The bottom line is: these types of imbalance do not make conception/pregnancy any easier. Weight gain and high BMI associated with it can also cause complications. So, if you can do something about it – even better….

Is Intermittent fasting another effective tool against this?

The good news is that there are many ways to tackle Insulin resistance from specific types of exercise – click here for more. To supplements like Inositol – click here for more. 

Intermittent fasting seems to be another route: Although research is still in its relative infancy, evidence is showing potential benefit from eating this way specifically benefits/improvements in insulin resistance. Further, it doesn’t appear to happen just because of weight loss (insulin resistance can impact people with lean PCOS too). 

Can it even help stop the inevitable fertility decline/egg quality?!

Some of the most interesting work (albeit it not fully understood yet) is around what intermittent fasting appears to do when it comes to fertility and specifically preservation of fertility as we age. Pretty interesting seeing as many of us are getting older before we feel ready to have children. 

What does the science say?

Most of the work is still in animal studies and is not yet fully understood, but, the bottom line is that it has been demonstrated that periods of fasting (which effectively temporarily shut down reproductive functions) could potentially prolong fertility, improve egg quality and halt some of the decline that comes with age.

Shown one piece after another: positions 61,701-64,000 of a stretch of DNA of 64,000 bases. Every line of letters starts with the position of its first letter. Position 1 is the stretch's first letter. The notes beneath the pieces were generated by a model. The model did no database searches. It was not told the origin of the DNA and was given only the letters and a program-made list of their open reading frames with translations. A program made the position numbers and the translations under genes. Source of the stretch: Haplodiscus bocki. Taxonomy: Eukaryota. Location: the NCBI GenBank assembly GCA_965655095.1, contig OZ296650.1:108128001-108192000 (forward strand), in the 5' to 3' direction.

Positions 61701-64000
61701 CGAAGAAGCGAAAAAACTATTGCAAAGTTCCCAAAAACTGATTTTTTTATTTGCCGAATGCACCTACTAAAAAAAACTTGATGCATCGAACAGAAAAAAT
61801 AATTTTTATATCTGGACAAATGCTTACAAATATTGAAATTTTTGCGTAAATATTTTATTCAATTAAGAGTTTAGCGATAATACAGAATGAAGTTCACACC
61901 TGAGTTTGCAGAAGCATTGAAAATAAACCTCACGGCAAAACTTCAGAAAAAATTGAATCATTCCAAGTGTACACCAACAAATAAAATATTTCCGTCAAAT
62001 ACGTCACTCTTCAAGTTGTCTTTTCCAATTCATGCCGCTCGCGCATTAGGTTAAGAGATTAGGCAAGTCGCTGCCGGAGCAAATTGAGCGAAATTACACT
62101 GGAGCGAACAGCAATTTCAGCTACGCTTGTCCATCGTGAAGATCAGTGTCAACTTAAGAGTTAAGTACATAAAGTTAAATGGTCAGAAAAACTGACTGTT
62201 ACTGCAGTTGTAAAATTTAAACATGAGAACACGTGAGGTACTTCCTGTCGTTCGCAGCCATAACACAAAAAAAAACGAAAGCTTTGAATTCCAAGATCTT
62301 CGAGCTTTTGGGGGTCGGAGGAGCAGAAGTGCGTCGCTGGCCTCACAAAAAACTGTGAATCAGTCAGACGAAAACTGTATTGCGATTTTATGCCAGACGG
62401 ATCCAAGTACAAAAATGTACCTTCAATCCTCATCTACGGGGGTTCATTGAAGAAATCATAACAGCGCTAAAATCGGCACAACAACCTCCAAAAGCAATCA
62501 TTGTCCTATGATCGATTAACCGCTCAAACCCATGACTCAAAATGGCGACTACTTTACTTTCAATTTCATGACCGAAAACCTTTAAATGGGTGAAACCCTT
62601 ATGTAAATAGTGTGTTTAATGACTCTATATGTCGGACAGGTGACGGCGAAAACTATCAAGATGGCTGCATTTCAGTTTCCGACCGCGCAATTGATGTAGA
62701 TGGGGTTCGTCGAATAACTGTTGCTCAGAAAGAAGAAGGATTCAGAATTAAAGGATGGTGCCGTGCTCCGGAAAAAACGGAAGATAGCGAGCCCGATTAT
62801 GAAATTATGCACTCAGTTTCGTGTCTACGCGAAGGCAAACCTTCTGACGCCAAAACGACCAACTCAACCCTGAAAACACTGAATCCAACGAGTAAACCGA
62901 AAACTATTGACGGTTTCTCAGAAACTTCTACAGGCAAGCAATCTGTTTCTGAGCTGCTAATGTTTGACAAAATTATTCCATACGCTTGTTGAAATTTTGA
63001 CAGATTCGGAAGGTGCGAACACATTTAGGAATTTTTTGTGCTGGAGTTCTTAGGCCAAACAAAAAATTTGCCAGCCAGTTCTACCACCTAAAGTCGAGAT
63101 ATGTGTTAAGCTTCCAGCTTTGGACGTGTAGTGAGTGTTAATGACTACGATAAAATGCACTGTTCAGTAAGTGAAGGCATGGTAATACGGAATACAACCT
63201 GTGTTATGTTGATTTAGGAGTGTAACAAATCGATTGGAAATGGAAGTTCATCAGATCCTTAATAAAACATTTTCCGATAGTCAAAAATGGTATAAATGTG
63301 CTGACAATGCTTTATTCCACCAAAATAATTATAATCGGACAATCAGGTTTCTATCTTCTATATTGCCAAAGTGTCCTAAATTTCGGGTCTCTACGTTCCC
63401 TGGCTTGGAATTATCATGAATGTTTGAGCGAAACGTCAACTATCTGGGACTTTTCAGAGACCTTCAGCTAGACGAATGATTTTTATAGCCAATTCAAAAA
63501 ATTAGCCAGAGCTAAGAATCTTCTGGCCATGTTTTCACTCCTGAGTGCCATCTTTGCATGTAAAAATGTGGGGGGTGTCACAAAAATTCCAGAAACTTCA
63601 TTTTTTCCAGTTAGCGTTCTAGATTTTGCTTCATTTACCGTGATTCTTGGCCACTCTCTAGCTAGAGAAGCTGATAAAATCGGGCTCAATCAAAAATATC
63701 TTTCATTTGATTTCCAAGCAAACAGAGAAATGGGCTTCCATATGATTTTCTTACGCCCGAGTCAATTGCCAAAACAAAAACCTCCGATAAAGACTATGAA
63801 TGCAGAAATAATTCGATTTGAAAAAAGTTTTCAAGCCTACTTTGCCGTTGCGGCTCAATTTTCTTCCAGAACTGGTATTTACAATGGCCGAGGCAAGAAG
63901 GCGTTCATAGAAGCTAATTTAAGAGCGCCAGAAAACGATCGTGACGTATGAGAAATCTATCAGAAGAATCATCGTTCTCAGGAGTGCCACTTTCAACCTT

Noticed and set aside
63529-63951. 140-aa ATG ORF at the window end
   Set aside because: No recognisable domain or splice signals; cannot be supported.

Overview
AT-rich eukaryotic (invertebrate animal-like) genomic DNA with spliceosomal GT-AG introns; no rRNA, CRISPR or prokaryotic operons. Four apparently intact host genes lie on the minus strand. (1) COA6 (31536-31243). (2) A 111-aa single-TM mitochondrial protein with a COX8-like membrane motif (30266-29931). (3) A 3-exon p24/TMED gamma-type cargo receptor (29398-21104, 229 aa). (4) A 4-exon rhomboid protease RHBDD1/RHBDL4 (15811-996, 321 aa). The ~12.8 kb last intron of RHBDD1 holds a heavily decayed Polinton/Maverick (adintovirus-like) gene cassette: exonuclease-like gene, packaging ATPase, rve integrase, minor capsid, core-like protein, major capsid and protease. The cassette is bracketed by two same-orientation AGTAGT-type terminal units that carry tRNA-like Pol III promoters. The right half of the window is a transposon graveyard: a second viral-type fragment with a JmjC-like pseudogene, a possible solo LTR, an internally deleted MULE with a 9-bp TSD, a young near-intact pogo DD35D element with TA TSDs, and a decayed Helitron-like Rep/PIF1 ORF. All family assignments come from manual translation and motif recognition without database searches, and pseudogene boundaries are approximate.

Really?!

It appears to relate to the cell’s powerhouse, the Mitochondria. As we age the number and activity of these starts to fall which is in part why we have less good quality eggs as we get older. Whether it is evolutionary (to preserve fertility during times of famine) we are not sure. What seems to happen is that the number and activity of Mitochondria in the cells is boosted via fasting. (2) Pretty cool stuff. 

As one study in mice suggested, intermittent fasting may temporarily shut down active fertility ‘freeing up energy that can be used to enhance maintenance, thereby preserving viability and fertility for when the period of famine has passed.’ (1)

Interestingly, other ways to ‘preserve’ fertility like CoQu10 – click here for more – also seem to work on these all important powerhouses. So, it seems there is something to be said for this.